It has come to my attention since becoming the agricultural extension agent for Columbia County that many home gardeners and small-scale producers have a growing interest in organic gardening. Defining what “organic” means can vary from one person to the next, but generally the intent is to avoid using synthetic or man-made inputs, such as pesticides or conventional fertilizers. On a larger scale, growing organically is defined by the terms of the USDA’s National Organic Program. It tasks an outside organization, the Organic Materials Review Institute (OMRI), with deciding which products are available to organic gardeners and producers.
If you decide to garden by organic standards, it doesn’t mean that you are confined to only animal manure for your fertilizer options. All organic-certified fertilizer products are listed on the OMRI website, www.omri.org. Here you will see there are a multitude of organic fertilizers available for home use.
It is helpful to understand that organic fertilizers differ in several ways from conventional fertilizers. Most organic fertilizers have lower concentrations of essential elements. The three main essential elements are listed on fertilizer labels as 3 numbers, which are percentages of (N)Nitrogen-(P)Phosphate-(K)Potash. An example of this would be to compare a conventional fertilizer like ammonium nitrate which is 30-percent (N)nitrogen, but the organic fertilizer blood meal or feather meal will only have around 12-percent (N)nitrogen. Most organic fertilizers also have slower release rates than conventional fertilizers. Nitrate fertilizers contain nitrogen that is immediately available for plant uptake, and ammonium fertilizers only take 1 to 6 weeks to break down enough for absorption. Many organic fertilizers take from 1 month to as much as 2 years for the nutrients to become plant-available.
Organic fertilizers are often more expensive per unit of nutrient. A recent research project conducted by Dr. Matthew Chappell with the University of Georgia’s Horticulture Department was shared with Extension Agents on price comparisons for several organic fertilizer products versus three conventional fertilizer products. During this research project, all products were tested for longevity and reapplied when needed. Factors in this project are as listed: First fertilization on March 1, final fertilization on August 15, irrigation twice per week until leaching, total of 24 weeks for “fertilizing window”, clay soil growing media, and a cost of $60 for an applicator to make the treatment (This figure is based on fuel, vehicle wear, vehicle cost, labor, and equipment cost to apply treatment). Organic products used were Bio-tone, Garden-tone, Holly-tone, Plant-tone, Flower-tone, Rose-tone, and Bat guano. The non-organic products used were Milorganite, Conventional(10-10-10), and Harrell’s CRF.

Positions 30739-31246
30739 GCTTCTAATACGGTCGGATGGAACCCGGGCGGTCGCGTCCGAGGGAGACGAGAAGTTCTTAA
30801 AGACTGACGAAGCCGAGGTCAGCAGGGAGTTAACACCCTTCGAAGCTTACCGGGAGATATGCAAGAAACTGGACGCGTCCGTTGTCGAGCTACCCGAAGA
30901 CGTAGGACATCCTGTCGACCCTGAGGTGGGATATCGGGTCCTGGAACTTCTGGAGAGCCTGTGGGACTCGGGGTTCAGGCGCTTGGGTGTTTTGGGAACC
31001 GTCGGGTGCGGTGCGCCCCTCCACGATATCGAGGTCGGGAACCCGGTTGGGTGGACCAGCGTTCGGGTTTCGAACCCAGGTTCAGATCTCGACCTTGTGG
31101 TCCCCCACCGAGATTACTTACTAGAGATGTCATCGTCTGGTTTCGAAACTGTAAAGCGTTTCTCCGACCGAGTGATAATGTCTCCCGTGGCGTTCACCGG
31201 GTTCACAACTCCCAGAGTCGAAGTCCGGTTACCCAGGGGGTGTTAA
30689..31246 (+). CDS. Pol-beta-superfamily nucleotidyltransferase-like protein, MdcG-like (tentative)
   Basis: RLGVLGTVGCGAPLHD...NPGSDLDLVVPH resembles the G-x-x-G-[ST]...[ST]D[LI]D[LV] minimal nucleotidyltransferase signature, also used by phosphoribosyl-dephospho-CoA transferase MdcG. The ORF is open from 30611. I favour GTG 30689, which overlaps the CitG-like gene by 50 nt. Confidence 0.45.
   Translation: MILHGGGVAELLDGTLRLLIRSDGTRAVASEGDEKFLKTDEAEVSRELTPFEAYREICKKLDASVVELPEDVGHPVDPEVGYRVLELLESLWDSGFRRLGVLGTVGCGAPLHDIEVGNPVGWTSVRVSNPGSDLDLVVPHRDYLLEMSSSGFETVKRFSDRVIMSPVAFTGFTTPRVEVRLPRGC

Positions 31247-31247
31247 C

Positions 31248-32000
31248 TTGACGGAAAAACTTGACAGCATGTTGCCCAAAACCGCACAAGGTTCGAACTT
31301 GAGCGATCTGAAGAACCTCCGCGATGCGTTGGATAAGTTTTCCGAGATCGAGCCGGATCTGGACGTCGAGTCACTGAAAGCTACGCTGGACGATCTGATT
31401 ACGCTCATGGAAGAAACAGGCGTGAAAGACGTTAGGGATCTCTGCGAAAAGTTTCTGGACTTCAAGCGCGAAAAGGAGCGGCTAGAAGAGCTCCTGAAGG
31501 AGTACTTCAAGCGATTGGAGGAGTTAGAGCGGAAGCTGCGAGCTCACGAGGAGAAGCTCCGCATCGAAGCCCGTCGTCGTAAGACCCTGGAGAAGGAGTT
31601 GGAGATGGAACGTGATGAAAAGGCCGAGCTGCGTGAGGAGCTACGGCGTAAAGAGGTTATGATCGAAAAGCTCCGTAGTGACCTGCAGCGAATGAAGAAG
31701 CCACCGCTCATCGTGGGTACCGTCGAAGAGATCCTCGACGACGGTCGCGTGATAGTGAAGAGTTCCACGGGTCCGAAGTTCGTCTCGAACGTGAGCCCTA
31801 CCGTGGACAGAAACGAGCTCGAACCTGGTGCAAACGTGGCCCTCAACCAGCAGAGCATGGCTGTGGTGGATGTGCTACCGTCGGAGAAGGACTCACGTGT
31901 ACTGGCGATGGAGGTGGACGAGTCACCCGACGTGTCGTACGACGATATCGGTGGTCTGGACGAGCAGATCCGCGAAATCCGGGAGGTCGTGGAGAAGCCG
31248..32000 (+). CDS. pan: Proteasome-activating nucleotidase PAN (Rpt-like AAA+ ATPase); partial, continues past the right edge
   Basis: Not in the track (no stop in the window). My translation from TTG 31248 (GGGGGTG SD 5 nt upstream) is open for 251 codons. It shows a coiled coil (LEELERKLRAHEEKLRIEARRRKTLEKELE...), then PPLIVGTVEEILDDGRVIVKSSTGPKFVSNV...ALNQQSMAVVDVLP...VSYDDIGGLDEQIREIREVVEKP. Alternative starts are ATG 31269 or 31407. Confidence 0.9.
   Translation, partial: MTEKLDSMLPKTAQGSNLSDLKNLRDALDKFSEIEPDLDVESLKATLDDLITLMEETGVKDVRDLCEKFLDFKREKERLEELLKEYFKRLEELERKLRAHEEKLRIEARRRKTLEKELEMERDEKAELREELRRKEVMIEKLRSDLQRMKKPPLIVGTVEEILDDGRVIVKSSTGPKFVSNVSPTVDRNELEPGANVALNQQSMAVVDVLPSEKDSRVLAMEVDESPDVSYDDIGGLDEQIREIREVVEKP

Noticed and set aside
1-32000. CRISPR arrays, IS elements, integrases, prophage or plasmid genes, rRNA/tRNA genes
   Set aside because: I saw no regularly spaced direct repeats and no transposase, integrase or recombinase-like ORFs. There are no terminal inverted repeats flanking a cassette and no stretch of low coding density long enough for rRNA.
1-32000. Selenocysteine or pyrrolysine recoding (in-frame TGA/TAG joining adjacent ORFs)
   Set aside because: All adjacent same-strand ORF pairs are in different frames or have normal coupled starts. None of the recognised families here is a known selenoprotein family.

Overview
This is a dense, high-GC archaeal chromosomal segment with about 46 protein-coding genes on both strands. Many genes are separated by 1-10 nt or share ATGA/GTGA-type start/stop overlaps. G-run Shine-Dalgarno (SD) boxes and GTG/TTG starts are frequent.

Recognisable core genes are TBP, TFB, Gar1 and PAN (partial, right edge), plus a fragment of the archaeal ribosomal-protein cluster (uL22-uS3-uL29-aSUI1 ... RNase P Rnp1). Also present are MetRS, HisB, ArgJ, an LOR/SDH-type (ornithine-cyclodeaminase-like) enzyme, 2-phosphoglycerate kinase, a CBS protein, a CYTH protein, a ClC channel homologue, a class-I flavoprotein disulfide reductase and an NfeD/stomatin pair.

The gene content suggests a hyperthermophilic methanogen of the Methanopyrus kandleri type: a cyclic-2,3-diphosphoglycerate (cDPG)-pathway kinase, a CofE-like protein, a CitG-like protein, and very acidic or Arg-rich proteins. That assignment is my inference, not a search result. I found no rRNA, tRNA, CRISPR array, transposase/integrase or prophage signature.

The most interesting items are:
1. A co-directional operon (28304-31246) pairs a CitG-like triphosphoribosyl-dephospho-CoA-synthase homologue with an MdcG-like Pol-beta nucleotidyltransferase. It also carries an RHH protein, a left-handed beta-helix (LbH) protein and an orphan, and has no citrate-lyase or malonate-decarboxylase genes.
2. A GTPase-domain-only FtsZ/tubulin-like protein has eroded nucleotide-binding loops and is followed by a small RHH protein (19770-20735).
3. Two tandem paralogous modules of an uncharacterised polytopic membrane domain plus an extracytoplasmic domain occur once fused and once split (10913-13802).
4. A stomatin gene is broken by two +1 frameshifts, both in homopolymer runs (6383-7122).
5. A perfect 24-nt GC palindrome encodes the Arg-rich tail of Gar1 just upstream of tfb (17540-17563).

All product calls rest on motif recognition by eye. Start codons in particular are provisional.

So what were the real costs?
Bio-tone/Holly-tone/Rose-tone: 3 applications were made at $82.50 per application plus $60 per treatment. Total of $427.50
Garden-tone: 4 applications were made at $147 per application plus $60 per treatment. Total of $828.
Plant-tone: 4 applications were made at $88.00 per application plus $60 per treatment. Total of $592.
Flower-tone: 4 applications were made at $145.00 per application plus $60 per treatment. Total of $820.
Bat guano: 6 applications were made at $2,100.00 per application plus $60 per treatment. Total of $12,960.
Milorganite: 3 applications were made at $18.00 per application plus $60 per treatment. Total of $234.
Conventional(10-10-10): 2 applications were made at $12.00 per application plus $60 per treatment. Total of $144.
Harrell’s CRF: 2 applications were made at $22.00 per application plus $60 per treatment. Total of $164.